The Parallelogram Law plays a fundamental role in higher mathematics. In a vector space endowed with a scalar product u.v, the norm ||·|| that is defined as
|(1)||||u - v||2 + ||u + v||2 = 2(||u||2 + ||v||2).|
The importance of the law stems from the fact that any norm that satisfies (1) is bound to have been originated from a scalar product. For example, in a real vector space, the scalar product can be defined by
u.v = (||u + v||2 - ||u - v||2)/4, or
u.v = (||u + v||2 - ||u||2 - ||v||2)/2.
The real product defined for two complex numbers is just the common scalar product of two vectors. In plane geometry the interpretation of the parallelogram law is simple that the sum of squares formed on the diagonals of a parallelogram equal the sum of squares formed on its four sides. In plane geometry (1) is an easy consequence of the Law of Cosines. When parallelogram turns out to be a rectangle, its diagonals coincide so that (1) reduces to the Pythagorean theorem.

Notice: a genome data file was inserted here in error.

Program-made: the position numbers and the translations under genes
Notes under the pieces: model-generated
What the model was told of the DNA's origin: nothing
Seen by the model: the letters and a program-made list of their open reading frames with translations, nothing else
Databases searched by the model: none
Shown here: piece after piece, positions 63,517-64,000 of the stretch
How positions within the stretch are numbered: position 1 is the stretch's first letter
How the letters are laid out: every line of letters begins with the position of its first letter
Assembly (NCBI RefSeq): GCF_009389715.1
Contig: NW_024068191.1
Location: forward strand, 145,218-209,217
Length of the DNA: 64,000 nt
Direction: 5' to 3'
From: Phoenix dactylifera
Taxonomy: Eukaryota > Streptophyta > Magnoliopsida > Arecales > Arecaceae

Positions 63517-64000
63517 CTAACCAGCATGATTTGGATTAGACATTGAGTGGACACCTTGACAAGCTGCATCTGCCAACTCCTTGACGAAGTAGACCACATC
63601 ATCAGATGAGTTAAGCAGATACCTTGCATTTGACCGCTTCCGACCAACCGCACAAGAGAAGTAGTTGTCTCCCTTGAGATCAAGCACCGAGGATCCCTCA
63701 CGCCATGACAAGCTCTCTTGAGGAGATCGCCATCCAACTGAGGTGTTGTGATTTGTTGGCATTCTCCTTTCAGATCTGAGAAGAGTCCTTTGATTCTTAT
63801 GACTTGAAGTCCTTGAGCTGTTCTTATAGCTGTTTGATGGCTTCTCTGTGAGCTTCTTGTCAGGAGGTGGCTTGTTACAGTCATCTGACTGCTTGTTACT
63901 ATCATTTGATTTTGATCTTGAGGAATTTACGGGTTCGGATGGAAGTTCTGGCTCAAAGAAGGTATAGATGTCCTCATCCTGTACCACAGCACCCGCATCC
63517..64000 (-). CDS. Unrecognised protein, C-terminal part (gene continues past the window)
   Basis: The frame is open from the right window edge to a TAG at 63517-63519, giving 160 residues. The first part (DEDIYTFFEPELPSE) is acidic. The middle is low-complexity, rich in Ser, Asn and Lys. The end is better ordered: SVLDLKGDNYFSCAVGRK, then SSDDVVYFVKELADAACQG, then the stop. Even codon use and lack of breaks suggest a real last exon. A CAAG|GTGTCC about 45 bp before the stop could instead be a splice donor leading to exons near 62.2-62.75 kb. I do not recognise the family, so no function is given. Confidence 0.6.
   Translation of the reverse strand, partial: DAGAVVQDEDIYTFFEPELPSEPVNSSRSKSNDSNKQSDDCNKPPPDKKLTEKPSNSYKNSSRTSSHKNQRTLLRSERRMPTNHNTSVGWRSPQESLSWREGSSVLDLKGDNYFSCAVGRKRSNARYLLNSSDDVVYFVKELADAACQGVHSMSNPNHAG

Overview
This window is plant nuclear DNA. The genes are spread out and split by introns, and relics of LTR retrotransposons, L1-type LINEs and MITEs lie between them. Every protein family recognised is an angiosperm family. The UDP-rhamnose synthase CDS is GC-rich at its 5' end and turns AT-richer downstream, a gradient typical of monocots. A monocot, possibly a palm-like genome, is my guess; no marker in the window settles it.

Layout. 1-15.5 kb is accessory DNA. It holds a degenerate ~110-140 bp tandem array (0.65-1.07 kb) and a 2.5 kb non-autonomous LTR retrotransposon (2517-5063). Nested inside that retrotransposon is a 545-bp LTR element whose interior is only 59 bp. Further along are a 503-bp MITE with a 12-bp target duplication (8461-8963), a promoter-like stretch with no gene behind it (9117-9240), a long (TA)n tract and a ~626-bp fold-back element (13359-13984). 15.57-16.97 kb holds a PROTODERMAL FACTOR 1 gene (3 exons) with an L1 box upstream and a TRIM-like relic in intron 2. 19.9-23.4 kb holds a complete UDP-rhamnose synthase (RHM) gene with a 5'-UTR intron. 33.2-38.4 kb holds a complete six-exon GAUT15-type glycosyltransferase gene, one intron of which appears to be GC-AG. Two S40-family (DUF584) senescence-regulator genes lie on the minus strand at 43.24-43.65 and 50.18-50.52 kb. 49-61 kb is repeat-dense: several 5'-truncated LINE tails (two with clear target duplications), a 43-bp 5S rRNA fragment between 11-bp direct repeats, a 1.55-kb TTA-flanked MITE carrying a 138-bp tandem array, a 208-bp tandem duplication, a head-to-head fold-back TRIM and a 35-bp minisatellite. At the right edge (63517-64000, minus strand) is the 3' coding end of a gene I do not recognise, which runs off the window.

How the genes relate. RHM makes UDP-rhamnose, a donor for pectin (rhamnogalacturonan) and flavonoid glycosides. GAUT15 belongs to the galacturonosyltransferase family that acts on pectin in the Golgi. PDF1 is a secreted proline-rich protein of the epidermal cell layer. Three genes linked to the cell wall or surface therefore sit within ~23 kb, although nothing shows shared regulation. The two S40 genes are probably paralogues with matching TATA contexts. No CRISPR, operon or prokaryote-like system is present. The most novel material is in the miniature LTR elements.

(In the applet, the corners of the reference parallelogram are draggable as is the parallelogram itself.)
- R. B. Nelsen, Proofs Without Words II, MAA, 2000, p. 9.
- D. S. Wise, Proof without Words: A Generalization from Pythagoras, Math Magazine, v. 71, no 1 (Feb., 1998), p. 64.
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